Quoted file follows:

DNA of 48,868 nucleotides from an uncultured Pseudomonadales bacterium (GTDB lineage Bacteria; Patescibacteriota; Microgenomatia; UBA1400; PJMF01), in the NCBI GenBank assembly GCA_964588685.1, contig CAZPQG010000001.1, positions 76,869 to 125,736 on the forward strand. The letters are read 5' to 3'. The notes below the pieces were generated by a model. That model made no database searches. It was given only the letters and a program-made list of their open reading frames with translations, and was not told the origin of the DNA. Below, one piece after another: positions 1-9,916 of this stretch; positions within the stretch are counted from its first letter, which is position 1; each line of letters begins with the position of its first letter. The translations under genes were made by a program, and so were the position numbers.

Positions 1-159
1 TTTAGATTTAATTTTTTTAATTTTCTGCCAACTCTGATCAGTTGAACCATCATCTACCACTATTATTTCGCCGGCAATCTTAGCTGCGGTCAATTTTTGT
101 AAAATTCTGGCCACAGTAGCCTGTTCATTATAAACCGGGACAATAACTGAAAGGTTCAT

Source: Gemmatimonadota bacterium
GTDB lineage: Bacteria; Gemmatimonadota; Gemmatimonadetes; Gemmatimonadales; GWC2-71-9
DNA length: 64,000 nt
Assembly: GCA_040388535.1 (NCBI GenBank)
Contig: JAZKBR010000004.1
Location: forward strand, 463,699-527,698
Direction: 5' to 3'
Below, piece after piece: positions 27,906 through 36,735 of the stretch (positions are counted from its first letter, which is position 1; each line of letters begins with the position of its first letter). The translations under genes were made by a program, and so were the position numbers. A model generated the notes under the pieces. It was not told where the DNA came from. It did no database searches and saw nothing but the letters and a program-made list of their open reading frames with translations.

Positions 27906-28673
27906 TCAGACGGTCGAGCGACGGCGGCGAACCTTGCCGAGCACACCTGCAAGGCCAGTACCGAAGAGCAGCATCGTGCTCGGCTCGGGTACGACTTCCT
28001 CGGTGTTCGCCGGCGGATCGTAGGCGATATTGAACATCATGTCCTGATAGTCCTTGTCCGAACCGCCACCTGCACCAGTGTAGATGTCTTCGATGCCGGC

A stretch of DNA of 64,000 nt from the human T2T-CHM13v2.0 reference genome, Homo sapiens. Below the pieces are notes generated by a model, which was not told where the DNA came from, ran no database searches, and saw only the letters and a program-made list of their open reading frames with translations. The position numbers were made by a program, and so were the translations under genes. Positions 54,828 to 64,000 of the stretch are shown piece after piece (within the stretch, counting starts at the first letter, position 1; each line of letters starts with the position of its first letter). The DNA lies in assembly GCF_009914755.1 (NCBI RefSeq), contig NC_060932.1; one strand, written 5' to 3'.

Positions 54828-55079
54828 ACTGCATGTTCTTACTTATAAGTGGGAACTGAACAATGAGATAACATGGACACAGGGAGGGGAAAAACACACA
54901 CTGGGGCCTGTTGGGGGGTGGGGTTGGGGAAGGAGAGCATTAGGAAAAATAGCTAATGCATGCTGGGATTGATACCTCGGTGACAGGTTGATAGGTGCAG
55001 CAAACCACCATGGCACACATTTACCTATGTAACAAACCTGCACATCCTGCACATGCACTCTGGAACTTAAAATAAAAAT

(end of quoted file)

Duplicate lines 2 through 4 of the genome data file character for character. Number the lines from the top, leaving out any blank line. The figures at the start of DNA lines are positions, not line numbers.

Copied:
Positions 1-159
1 TTTAGATTTAATTTTTTTAATTTTCTGCCAACTCTGATCAGTTGAACCATCATCTACCACTATTATTTCGCCGGCAATCTTAGCTGCGGTCAATTTTTGT
101 AAAATTCTGGCCACAGTAGCCTGTTCATTATAAACCGGGACAATAACTGAAAGGTTCAT